"But we have this treasure in earthen vessels, that the excellency of the power may be of God, and not of us. ... Always bearing about in the body the dying of the Lord Jesus, that the life also of Jesus might be made manifest in our body." – 2 Corinthians 4:7,10
"So teach us to number our days, that we may apply our hearts unto wisdom." – Psalm 90:12

As I was sitting at a traffic light one day, I saw a huge funeral procession. Car after car passed with glowing lights. It seemed to last forever. As the last car went by, I could not help but think, “That must have been one great person. I would feel blessed to have even half that many people at my funeral.”

Today's verses speak of our lives as treasures. I have heard someone once comment about the dates on a person’s headstone. He said that the beginning and ending years do not matter as much as the dash in between. So, I wondered, “how am I using my dash?” We each have a set number of days and each one is precious. I have no idea how long my dash is, but what is important is that I still have today! I asked myself, “if today is my very last day, how will I spend it?” Our dashes are a priceless currency that we choose how to spend daily.

In American culture, people are often measured by occupational and/or financial status. People identify as being doctors, lawyers, or professional athletes. Someone who has a million-dollar mansion, a Lamborghini, and a financial portfolio worth over a billion dollars is labeled a success! Yet regardless of what we have become or acquired; it is all meaningless. When I am dying, will I say that my most precious commodity was well spent, or would it be one big regret? Who would not trade all of their material wealth for just one more day with those they love? Too often we spend hours trying to provide for our families who actually desire nothing more than spending time with us. Social media steals time from those who need us most and could fill the void we are actually trying to fill. The legacy of our lives is not based on possessions or how many followers we have, but by who we have impacted with our love.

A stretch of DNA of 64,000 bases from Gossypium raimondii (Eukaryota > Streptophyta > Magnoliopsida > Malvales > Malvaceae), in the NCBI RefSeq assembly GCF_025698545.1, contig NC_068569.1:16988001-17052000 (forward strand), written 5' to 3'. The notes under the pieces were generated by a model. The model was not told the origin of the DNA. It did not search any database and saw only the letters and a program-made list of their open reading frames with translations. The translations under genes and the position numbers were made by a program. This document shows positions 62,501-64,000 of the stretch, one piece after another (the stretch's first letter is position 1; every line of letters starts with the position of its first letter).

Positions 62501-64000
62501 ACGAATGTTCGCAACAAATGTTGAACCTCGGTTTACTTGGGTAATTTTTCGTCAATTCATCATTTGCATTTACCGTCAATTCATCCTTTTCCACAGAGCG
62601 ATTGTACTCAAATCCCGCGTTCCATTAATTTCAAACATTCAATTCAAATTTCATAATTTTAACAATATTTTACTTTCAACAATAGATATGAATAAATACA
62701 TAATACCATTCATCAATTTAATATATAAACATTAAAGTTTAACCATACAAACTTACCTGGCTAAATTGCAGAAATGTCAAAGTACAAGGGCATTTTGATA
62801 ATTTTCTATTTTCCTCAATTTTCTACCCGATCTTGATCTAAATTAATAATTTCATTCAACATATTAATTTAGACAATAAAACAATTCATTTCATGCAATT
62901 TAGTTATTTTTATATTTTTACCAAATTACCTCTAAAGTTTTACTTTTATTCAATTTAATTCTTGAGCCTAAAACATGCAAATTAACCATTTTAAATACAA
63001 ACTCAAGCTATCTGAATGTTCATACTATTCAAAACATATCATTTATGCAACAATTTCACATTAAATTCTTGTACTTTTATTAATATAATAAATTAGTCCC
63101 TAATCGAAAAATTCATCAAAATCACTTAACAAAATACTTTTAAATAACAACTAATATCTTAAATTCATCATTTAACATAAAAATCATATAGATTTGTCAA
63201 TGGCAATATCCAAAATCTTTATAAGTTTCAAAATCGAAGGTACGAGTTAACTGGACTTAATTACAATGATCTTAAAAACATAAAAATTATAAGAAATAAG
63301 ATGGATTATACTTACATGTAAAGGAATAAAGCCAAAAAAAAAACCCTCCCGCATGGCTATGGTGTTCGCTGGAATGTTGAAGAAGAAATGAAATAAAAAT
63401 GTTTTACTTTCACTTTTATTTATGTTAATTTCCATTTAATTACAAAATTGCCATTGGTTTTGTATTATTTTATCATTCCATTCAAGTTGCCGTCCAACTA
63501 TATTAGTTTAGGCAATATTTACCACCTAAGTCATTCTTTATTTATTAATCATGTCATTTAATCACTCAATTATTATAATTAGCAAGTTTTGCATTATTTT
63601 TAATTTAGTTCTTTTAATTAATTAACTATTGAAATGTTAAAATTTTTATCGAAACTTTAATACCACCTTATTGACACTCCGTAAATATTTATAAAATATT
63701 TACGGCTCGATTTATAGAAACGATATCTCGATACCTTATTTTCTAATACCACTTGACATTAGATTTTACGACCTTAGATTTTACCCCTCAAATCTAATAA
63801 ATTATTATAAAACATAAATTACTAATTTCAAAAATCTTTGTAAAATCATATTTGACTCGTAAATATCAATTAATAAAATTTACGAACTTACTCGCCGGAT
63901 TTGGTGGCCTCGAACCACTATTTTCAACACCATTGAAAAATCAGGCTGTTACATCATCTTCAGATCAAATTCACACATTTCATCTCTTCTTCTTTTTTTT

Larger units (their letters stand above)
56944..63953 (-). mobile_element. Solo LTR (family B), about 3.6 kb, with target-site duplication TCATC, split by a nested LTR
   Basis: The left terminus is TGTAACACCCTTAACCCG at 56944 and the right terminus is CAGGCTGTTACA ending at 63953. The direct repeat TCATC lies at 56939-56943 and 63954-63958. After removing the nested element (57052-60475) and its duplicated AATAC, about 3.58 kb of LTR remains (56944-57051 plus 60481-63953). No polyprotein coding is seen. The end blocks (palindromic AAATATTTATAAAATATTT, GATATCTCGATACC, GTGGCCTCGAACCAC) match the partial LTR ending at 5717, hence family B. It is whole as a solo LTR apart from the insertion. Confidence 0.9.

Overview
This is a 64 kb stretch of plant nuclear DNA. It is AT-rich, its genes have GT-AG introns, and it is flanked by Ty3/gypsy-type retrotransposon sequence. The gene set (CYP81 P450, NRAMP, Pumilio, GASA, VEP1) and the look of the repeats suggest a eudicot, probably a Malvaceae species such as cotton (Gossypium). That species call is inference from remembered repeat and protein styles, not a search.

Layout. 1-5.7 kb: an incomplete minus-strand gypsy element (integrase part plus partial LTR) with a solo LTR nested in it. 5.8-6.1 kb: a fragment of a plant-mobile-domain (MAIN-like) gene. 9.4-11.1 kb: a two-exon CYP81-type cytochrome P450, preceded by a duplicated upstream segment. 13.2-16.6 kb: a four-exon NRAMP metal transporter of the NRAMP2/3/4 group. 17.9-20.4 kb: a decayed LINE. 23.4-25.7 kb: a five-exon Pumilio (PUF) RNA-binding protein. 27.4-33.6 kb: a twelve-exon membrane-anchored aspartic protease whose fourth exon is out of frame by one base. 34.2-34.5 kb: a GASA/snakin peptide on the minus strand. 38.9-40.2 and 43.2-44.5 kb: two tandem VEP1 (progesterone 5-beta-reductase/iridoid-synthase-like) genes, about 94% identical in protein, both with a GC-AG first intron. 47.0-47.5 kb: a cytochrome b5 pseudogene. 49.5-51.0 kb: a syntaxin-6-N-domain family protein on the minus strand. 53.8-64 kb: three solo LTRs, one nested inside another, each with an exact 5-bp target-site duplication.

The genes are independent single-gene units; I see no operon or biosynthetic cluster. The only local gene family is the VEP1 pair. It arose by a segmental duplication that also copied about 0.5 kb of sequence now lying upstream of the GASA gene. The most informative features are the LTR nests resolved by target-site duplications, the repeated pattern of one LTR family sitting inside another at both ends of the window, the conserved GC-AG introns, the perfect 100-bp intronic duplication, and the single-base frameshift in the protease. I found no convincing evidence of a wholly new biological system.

As Christians, we are called to operate as Jesus’ body in this world. We are to reflect His light in this dark world. Our lives have great worth because we have the greatest purpose. Jesus paid the ultimate price for us. He loved us enough to die for our sins so He could show the world God’s love through what He did. Paul spoke of using either precious materials that will last: "gold, silver, precious stones," or those that won't: “wood, hay, stubble. Every man's work shall be made manifest: for the day shall declare it, because it shall be revealed by fire and the fire shall try every man's work of what sort it is. (1 Corinthians 3:12-13)” We can labor for successes and pleasures which pass away, or we can impact this world with treasures that will last.

We each have opportunities to make an impact starting with our families. Our children will either remember us fondly for the love and wisdom we have given them or yearn for what could have been if we had only taken the time. Nothing shows them how much we care more than simply being with them. Outside of the home it is easy to see that our world is full of the poor, broken, and hopeless. Every encounter with others is an opportunity to change someone's life for the better. Being friendly costs nothing and taking the time to listen is a gift that few people will give, but when we do, it reveals our love.

This world tells us all that no one cares and that we must all look out for ourselves, but Jesus has proven the world wrong. We are each highly valued and every one of our days is precious, because they are numbered, and we cannot get them back. We only have a limited amount to determine our legacy. If you spend them well, one day some poor businessman may be late to a meeting because of your funeral procession. He might wonder, "Who was this great person?" Your life will reveal that it was Jesus!